|| Dr. D. Ziener
||Reconfigurable Computing and
Reconfigurable Computing including Labs
||V2 + Ü2 (combined 5 ECTS) + optional P2 (FPGA & VHDL Labs, 2.5 ECTS),
Computer Science, IuK, SIM, Medical and Health Engineering, Mechatronics, and Computational Engineering
|Lecture, location and time
||Di 14:15 - 15:45, 01.255-128 (Cauerstraße 11) (Dr. D. Ziener)
|Exercise, location and time
||Do 12:15 - 13:45, 00.152-113 (Martensstraße 3) (S. Boppu)
|Lab, location and time
||Fr 14:15 - 17:15, 02.133-128,
Lehrstuhl für Hardware-Software-Co-Design (E. Sousa)
Oral examination dates: March 17, March 20, April 7. To register contact Sonja Heidner
Reconfigurable (adaptive) computing is a novel yet important research field investigating the capability of
hardware to adapt to changing computational requirements such as emerging standards, late design changes,
and even to changing processing requirements arising at run-time. Reconfigurable computing thus benefits from
a) the programmability of software similar to the Von Neumann computer and b) the speed and efficiency of parallel hardware execution.
The purpose of the course reconfigurable computing is to instruct students about the possibilities and rapidly
growing interest in adaptive hardware and corresponding design techniques by providing them the necessary
knowledge for understanding and designing reconfigurable hardware systems and studying applications benefiting
from dynamic hardware reconfiguration.
After a general introduction about benefits and application ranges of reconfigurable (adaptive) computing
in contrast to general-purpose and application-specific computing, the following topics will be covered:
Reconfigurable computing is an interdisciplinary field of research between computer science and electrical
engineering on a 4 SWS (4 hours/week) basis. Lecture and Exercises will give 5 ECTS, the FPGA & VHDL labs 2.5 ECTS.
- Reconfigurable computing systems: Introduction of available technology including fine grained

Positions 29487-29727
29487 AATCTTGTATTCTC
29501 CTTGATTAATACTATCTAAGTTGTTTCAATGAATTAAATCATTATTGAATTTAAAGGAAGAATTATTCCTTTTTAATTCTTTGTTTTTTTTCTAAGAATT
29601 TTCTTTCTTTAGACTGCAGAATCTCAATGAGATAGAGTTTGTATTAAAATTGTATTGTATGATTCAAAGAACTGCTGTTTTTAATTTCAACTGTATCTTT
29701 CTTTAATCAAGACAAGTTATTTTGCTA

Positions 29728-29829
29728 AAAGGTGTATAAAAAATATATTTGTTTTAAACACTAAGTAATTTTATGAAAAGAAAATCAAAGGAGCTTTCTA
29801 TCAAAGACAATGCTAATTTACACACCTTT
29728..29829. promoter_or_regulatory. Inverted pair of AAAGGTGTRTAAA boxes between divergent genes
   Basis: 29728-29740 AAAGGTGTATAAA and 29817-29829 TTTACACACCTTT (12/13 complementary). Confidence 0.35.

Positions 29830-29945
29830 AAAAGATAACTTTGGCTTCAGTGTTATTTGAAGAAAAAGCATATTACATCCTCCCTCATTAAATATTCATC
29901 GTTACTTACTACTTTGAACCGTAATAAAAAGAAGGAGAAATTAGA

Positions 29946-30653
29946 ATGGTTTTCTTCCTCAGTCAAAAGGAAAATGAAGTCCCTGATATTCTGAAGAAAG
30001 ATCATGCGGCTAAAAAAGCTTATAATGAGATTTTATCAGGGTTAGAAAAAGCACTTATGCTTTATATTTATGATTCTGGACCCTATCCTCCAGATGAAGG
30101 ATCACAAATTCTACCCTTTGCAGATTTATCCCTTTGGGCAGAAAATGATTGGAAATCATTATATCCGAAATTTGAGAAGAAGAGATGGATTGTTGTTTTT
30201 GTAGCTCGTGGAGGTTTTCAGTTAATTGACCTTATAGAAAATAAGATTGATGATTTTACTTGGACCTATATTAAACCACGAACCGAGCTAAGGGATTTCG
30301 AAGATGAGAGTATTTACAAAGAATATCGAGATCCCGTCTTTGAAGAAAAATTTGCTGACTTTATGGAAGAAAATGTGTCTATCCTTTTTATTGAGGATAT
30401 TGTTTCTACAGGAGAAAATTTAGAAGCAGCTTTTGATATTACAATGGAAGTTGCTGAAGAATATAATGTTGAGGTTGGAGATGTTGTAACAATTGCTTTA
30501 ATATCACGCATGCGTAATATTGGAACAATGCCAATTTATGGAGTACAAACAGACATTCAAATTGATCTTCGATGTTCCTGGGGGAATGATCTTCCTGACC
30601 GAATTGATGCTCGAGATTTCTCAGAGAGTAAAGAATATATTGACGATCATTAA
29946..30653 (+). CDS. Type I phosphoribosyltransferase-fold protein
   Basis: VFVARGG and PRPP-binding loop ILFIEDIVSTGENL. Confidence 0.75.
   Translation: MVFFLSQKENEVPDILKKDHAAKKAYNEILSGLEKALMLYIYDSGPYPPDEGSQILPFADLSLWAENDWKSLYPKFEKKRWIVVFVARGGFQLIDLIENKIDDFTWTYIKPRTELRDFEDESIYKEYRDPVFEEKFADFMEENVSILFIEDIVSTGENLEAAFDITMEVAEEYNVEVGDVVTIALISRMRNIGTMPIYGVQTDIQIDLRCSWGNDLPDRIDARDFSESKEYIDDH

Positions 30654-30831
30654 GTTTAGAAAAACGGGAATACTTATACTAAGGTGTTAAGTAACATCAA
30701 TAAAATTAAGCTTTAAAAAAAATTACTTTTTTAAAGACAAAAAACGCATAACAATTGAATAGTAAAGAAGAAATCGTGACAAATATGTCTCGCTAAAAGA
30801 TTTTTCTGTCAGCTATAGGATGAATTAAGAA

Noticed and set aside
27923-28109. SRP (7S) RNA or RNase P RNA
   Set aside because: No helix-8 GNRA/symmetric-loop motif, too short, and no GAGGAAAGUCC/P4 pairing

look up table (LUT-) based reconfigurable systems such as field programmable gate arrays (FPGA) as well as
newest coarse grained architectures and technology.
- Design and implementation: Algorithms and steps (design entry, functional simulation, logic synthesis,
technology mapping, place and route, bit stream generation) to implement (map) algorithms to FPGAs. The main focus
lies on logic synthesis algorithms for FPGAs, in particular LUT technology mapping.
- Temporal partitioning: techniques to reconfigure systems over time. Covered are the problems
of mapping large circuits which do not fit one single device. Several temporal partitioning techniques
are studied and compared.
- Temporal placement: Techniques and algorithms to exploit the possibility of partial and
dynamic (run-time) hardware reconfiguration. Here, OS-like services are needed that optimize the allocation
and scheduling of modules at run-time.
- On-line communication: Modules dynamically placed at run-time on a given device need to communicate
as well as transport data off-chip. State-of-the-art techniques are introduced how modules can communicate
data at run-time including bus-oriented as well as network-on-a-chip (NoC) approaches.
- Designing reconfigurable applications on Xilinx Virtex FPGAs: In this part, the generation of partial
bitstreams for components to be placed at run-time on Xilinx FPGAs is introduced and discussed including newest
available tool flows.
- Applications: This section presents applications benefiting from dynamic hardware reconfiguration.
It covers the use of reconfigurable systems including rapid prototyping, reconfigurable supercomputers, reconfigurable
massively parallel computers and studies important application domains such as distributed arithmetic, signal
processing, network packet processing, control design, and cryptography.
Documents (Will be progressively provided during the semester):